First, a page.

For two weeks now I’ve been trying to write a post about the girl. Our relationship is so complex and convoluted and she’s still just a baby. I don’t get it. I thought that maybe by writing about it, I might be able to work through some of my thoughts and feelings.
But the words just won’t come.
I love her. Dearly. But if a gun was put to my head and I was told to choose between my two children, the choice would be an easy one. And it shouldn’t be. That worries me.
It terrifies me.
Part of the problem is that whenever she cries, even if it’s just for a moment, I’m pulled back to her earliest days when the crying was incessant and I feel like all the progress we’ve made is meaningless. Then she stops crying and I see how foolish my reaction was. But it doesn’t stop me from reacting the same way the next time she starts to cry.
I get frustrated with her so easily. I get mad at her so easily. And I hold a grudge.
She falls down off the slide, and I’m more aggravated at the fact that she was behaving recklessly than I am concerned that she might have hurt herself.
She cries for me to stay in her room till she falls asleep at night and I refuse. Why? Out of principle? The notion that I should be training her to be independent and not need me? How ridiculous is that?
The other night, I was lying with the boy in his bed (yes, I see double standard there, thank you very much) listening to her cry from the other room. It was so loud we heard her both through the adjoining wall and through the open window. And for the first time, I noticed the boy was covering his ears.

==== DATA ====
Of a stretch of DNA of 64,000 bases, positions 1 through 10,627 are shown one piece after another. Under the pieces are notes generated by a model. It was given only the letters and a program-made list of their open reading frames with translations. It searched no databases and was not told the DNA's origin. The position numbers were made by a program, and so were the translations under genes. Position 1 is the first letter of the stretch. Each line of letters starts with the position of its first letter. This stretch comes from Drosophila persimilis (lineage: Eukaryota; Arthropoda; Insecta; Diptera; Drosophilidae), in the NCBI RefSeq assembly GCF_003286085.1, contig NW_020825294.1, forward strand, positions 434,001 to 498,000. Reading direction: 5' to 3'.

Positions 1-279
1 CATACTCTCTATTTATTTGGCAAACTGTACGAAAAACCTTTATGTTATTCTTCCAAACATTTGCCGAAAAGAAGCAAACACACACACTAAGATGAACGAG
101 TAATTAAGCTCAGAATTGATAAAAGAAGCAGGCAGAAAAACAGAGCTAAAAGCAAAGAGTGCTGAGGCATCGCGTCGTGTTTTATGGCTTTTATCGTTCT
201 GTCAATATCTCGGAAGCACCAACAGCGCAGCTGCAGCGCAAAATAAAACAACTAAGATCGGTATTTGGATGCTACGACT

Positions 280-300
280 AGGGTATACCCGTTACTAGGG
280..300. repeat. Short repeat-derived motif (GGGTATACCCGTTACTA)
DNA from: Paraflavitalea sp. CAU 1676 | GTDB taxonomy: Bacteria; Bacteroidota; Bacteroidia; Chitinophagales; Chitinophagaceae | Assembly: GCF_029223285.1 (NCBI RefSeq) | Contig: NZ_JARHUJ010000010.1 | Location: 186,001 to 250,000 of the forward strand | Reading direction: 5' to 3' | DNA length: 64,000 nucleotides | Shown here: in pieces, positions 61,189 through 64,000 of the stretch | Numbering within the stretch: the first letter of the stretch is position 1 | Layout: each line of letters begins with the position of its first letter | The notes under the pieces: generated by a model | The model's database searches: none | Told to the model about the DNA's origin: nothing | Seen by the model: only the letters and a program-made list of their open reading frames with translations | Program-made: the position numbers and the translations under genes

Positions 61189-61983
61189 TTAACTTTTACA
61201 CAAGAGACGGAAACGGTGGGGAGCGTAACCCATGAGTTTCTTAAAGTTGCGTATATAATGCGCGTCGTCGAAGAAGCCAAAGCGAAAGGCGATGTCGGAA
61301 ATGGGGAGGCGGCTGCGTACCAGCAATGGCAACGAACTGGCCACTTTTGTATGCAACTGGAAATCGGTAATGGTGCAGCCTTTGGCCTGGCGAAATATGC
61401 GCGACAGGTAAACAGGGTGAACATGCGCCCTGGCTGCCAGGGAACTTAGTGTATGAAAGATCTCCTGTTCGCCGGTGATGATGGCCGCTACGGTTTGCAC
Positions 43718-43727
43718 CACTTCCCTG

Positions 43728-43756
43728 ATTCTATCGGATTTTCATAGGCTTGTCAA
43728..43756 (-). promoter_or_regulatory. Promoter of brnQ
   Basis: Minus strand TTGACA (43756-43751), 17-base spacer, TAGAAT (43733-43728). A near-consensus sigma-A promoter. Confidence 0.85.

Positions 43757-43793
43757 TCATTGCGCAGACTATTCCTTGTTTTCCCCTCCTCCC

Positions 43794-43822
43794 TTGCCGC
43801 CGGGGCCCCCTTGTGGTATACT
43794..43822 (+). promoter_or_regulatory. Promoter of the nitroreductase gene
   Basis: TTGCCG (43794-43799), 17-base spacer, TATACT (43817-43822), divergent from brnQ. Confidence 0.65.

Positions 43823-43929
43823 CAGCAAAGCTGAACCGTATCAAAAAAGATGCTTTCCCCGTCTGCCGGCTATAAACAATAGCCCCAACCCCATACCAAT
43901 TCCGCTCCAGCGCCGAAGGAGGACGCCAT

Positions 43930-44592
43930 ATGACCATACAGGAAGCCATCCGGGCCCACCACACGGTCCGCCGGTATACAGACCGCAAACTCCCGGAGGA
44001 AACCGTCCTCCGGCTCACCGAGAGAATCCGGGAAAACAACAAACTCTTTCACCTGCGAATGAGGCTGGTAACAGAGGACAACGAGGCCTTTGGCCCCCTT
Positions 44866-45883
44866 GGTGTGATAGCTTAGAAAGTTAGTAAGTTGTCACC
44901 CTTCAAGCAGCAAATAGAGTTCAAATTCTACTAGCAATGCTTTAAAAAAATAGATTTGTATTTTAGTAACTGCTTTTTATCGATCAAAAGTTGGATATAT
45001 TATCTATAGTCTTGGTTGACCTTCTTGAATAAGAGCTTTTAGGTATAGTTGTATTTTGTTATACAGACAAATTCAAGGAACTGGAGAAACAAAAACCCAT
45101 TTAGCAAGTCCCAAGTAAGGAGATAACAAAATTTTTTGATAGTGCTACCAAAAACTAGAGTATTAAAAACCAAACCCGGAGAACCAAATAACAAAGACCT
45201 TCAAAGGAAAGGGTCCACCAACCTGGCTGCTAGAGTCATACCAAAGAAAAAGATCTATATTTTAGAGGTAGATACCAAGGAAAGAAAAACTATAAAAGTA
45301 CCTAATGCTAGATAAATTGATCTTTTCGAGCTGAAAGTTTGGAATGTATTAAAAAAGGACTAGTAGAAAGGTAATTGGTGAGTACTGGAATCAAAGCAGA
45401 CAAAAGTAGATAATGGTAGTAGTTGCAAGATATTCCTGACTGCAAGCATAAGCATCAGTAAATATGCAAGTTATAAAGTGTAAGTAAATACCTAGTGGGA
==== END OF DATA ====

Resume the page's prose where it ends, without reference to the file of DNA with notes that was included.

“What are you doing?” I asked.
“I don’t like to listen to her cry.”
At that moment, I took a step back and tried to get a grasp on the situation. Why did my son feel more compassion for his sister than I felt for my daughter?
And this wasn’t the first time. When she threw a tantrum in the elevator at daycare and refused to get up off the floor, I walked away. He was the one who ran back in, took her by the hand and coaxed her out. When I get fed up with her for refusing to put on her jacket and threaten to leave without her, he says, “No, Mommy. Don’t say that. Come, Sistah, come.”
And the next day, when I got to daycare to pick them up, I found him waiting at the bottom of the slide. He was on his knees with his arms resting on the landing.
“Whatcha doing, Buddy?” I asked.
“I’m waiting for Sistah. I don’t want her to fall down anymore.”
And sure enough, there she was at the top of the slide, waiting for him to get in position before she came down. It looked something like this:
It’s so simple for them. They just have their basic needs – to be looked after, loved, fed, comforted and protected. And when he saw that I wasn’t pulling my weight, he stepped in and took over.
I realized how lucky I am. Lucky that I have a son who is willing to take care of his sister until I get over whatever shit I’ve got going on and grow up. I also realized how deeply I had failed both of them, leaving her to her own devices and him to clean up the mess. It’s so not fair to either of them.
They’re the children. I’m the adult.
Why is that so hard for me to see?